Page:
In episode 66 of the Graduate Job Podcast I am joined by David Wain from the National Graduate Recruitment Exhibition, as we explore more about the exhibitions and how to make the most of graduate job fairs. We delve into the upcoming exhibitions in London and Birmingham, looking what they are, who will be attending, and how you can go about bagging a free ticket. We also examine graduate recruitment fairs more widely, touching upon how to stand out, the questions to ask, what to say, what not to say, what to wear, and how you can impress the graduate recruiters that you will speak to. No matter where you are in the world, if you have ever thought about attending a graduate recruitment job fair, then this is the show for you. As always there will be a full transcript of the episode and links to everything we discuss in the shownotes over at www.graduatejobpodcast.com/exhibitions so make sure you head on over there and check them out. Before we start a quick request from me, your feedback helps me to create the episodes you want to hear, so I’ve set up a super simple and very quick survey, as I want the show to best serve your needs. It’s got 5 questions and will take you a minute, so please check it out at http://www.graduatejobpodcast.com/survey. I look forward to hearing your thoughts. But in the meantime, let’s crack on with the show.
MORE SPECIFICALLY IN THIS EPISODE YOU’LL LEARN ABOUT:
- The upcoming National Graduate Recruitment Exhibitions in London on the 13th and 14th of October, and in Birmingham on the 3rd and 4th of November
- How to stand out at a graduate recruitment job fair
- What to say, and what NOT to say
- How to make a good impression in the first 30 seconds
- Why attending the National Graduate Recruitment Exhibition could boost you jobsearch
SELECTED LINKS AND RESOURCES MENTIONED IN THIS EPISODE:
- National Graduate Recruitment Exhibitions – Get your tickets HERE
- Gradjobs.co.uk – The online home for the National Graduate Recruitment Exhibitions
- Today’s sponsor Career Gym – Start practising your numercial, verbal and psychometric tests and get 20% with the code GJP.
- David’s website recommendation – The Economist
- David’s book recommendation – Life is Not a Game of Perfect by Bob Rotella. Click below to buy now from Amazon and help support the show.
Transcript Episode 66 – How to impress at a graduate job fair, with David Wain from the National Graduate Recruitment Exhibition
Announcer: Welcome to the Graduate Job Podcast, your home for weekly information and inspiration to help you get the graduate job of your dreams.
James: Hello and welcome to the Graduate Job Podcast, with your host James Curran. The Graduate Job Podcast is your home for all things related to helping you on your journey to finding that amazing job. Each episode I bring together the best minds in the industry, speaking to leading authors, entrepreneurs, coaches and bloggers who bring decades of experience into a byte size weekly 30 minute show. Put simply, this is the show I wish I had a decade ago when I graduated.
And a big hello for episode 66 of the Graduate Job Podcast where I am joined by David Wain from the National Graduate Recruitment Exhibition, as we explore more about the exhibitions and how to make the most of graduate job fairs. We delve into the upcoming exhibitions in London and Birmingham, looking what they are, who will be attending, and how you can go about bagging a free ticket. We also examine graduate recruitment fairs more widely, touching upon how to stand out, the questions to ask, what to say, what not to say, what to wear, and how you can impress the graduate recruiters that you will speak to. No matter where you are in the world, if you have ever thought about attending a graduate recruitment job fair, then this is the show for you. As always there will be a full transcript of the episode and links to everything we discuss in the shownotes over at www.graduatejobpodcast.com/exhibitions so make sure you head on over there and check them out. Before we start a quick request from me, your feedback helps me to create the episodes you want to hear, so I’ve set up a super simple and very quick survey, as I want the show to best serve your needs. It’s got 5 questions and will take you a minute, so please check it out at http://www.graduatejobpodcast.com/survey. I look forward to hearing your thoughts. But in the meantime, let’s crack on with the show.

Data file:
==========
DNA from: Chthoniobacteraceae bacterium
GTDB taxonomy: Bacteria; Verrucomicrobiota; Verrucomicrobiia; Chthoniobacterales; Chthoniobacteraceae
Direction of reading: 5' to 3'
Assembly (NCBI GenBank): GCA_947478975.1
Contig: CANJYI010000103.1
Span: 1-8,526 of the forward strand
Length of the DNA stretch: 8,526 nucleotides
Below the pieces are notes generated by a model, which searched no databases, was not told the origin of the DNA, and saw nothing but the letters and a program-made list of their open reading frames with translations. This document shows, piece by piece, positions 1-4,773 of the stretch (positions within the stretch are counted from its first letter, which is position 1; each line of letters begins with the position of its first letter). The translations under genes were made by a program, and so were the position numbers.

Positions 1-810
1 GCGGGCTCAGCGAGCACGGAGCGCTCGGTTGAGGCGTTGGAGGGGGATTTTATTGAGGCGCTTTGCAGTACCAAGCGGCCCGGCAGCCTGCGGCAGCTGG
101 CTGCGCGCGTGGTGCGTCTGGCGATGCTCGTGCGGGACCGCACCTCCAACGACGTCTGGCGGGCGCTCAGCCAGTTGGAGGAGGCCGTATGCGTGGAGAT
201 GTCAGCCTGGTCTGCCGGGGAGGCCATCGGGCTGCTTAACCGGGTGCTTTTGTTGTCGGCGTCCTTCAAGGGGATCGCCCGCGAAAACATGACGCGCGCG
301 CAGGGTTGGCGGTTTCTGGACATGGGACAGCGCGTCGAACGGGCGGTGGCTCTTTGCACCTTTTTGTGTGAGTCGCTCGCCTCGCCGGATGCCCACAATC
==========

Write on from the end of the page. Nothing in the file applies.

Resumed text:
Before we start though let’s have a little message from today’s sponsor who are Career Gym.com. Career Gym is the number one place for you to undertake all of your psychometric tests which you will face when you apply for a graduate job. You can practice verbal, numerical, and abstract reasoning tests all produced by experts, and exactly the same as the ones you will see in the real tests. You can just practice them or you can do them in exam mode, under time pressure, and they come all with detailed explanations and solutions, and you can track your progress and see how you compare against your peers.
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James: I’m very pleased to welcome today, David Wain from National Graduate Recruitment Exhibition to this show. They’re the organizers of the UK’s biggest graduate focussed recruitment event. David, welcome to the Graduate Job Podcast.
David Wain: Hi, James. Thanks very much.
James: Today, we’re going to explore about the National Graduate Recruitment Exhibitions in the UK, and more generally, how you can make the most of graduate recruitment events, wherever you might be in the world. David, to kick us off, would you like to tell us more about your role and also the exhibitions themselves?
David: Yeah, of course. I’ve been running the National Graduate Recruitment Exhibition over the last seven years. The exhibition is actually in its 30th year, so we started in 1987. There, effectively, we run two large-scale events at key times of graduate recruitment, we’ve got London Olympia on October the 13th and 14th, and we’ve also got Birmingham NEC on November the 3rd and 4th. They’re effectively two exhibitions to target final-year students, but also those who have graduated in the last two years, and we normally expect around about 70 or 80 exhibitors, all sort of household names. So, it can be anything from TK Maxx, to Ofcom, to Adidas, to Hilti, to Heathrow. But, a lot of these companies are looking to recruit final-year students, or those that have graduated across multi disciplines. So, it could be a career that you’re looking for in HR, marketing, sales, or finance.